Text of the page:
Children’s Mercy program, one of about 10 in US, helps kids struggling with chronic, debilitating pain

KANSAS CITY, Mo. -- What do you do when your child gets hurt and the pain never goes away -- sometimes stretching into years?

It's called amplified pain syndrome, and the Amplified Pain Clinic at Children’s Mercy Hospital in KCMO is successfully treating children and teenagers who struggle with the chronic, debilitating pain.

Amplified pain is an umbrella term that can encompass many different types of pain.

The initial pain may be due to illness or injury, but it becomes amplified when the nerves become overactive and begin to fire abnormally. Those signals can act on blood vessels and cause additional autonomic symptoms. It also causes tremendous stress for young people as the pain makes it difficult or even impossible to enjoy activities and attend school.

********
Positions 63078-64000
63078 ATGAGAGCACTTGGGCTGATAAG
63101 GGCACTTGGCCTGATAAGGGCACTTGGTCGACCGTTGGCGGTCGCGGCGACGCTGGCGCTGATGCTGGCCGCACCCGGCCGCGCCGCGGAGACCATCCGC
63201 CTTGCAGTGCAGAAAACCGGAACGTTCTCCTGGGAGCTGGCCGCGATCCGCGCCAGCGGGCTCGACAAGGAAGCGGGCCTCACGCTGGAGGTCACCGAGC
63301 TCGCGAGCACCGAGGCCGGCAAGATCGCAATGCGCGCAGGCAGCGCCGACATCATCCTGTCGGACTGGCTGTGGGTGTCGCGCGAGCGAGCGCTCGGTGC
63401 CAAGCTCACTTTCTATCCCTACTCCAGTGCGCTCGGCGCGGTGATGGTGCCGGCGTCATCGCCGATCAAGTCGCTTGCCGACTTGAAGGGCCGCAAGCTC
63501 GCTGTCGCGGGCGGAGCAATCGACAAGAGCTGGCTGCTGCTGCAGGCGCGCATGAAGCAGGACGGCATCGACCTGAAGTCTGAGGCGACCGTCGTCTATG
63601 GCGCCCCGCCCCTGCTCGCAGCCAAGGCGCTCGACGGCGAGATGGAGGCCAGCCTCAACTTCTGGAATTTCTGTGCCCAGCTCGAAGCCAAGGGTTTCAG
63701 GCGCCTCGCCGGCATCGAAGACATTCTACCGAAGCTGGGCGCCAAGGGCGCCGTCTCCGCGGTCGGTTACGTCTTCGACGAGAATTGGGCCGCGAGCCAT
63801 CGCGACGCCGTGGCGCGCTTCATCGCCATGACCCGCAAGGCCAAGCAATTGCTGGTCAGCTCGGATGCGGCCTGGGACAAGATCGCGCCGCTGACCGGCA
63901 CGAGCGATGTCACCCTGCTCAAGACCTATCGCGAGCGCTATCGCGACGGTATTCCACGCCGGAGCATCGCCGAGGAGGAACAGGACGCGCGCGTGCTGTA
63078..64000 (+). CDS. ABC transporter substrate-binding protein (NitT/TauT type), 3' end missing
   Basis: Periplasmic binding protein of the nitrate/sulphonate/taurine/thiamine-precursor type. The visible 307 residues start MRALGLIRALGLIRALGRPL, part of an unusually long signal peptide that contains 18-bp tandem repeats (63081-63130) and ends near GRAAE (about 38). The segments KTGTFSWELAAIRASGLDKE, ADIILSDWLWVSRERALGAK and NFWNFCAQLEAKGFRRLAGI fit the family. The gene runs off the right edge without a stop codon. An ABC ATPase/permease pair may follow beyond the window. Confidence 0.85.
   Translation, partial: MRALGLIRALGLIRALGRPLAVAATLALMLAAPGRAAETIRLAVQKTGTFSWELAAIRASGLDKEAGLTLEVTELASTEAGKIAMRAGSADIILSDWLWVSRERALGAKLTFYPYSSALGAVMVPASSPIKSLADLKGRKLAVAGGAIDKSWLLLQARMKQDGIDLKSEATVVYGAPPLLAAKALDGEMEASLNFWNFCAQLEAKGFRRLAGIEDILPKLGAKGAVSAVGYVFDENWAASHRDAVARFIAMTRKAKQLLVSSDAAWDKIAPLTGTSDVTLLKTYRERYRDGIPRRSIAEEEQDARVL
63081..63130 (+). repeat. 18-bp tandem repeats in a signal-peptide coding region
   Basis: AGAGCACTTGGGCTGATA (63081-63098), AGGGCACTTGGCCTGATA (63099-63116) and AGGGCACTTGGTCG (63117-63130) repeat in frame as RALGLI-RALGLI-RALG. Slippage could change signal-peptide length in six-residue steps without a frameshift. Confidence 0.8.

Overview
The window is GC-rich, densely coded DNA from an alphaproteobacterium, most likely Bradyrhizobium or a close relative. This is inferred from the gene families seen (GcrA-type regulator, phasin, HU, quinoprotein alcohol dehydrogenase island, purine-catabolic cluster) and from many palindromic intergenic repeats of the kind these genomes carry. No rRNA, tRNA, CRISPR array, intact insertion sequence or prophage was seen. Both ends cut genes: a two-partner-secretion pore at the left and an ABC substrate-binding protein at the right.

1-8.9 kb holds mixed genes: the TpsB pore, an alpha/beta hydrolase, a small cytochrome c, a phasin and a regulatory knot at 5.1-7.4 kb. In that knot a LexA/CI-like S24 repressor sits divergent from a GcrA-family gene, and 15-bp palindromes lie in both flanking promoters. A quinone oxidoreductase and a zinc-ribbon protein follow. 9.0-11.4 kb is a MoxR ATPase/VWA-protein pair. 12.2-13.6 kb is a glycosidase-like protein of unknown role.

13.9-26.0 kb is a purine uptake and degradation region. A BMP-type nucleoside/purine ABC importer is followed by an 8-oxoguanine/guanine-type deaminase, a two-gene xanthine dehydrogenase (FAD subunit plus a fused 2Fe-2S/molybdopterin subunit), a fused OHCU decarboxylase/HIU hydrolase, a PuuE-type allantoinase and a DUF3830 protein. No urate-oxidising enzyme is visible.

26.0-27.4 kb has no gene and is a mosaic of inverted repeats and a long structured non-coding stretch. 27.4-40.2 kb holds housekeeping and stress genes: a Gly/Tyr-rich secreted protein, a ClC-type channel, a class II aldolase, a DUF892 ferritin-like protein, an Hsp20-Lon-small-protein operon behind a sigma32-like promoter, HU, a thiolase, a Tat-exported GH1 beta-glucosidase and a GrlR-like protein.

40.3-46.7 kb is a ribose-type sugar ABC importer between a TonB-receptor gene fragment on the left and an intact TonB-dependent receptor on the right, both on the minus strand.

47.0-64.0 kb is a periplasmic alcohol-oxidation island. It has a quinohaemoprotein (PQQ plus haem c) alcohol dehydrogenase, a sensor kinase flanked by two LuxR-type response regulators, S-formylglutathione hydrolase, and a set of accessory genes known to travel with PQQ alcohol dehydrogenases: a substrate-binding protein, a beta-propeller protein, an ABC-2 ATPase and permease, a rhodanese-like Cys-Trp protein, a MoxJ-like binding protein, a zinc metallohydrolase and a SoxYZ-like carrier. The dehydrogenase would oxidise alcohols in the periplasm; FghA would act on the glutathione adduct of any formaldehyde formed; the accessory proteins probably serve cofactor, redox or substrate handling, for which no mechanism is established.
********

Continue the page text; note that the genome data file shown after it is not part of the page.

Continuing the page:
Seventeen-year-old Emily Taylor has spent the past six years searching for pain relief from a fractured vertebrae.

Emily Taylor

It led her from her home in Bentonville, Arkansas, to seek help at Children’s Mercy in Kansas City, which offers one of only about 10 amplified pain programs in the country.

She’s learning valuable therapies and tools that now help her manage her pain without medication.

Learn more about Emily's story and the work being done at Children's Mercy in the video player above.

If your child struggles with chronic pain, the Children’s Mercy staff suggests you start by attending their one-day community workshop, Comfort Ability. It’s for parents and children, ages 10 to 19, and you don’t have to be a patient to enroll. It costs $90. The next workshop is set for April 14.

You can learn more about the workshop and other aspects of the Children’s Mercy Comprehensive Pain Management Program here.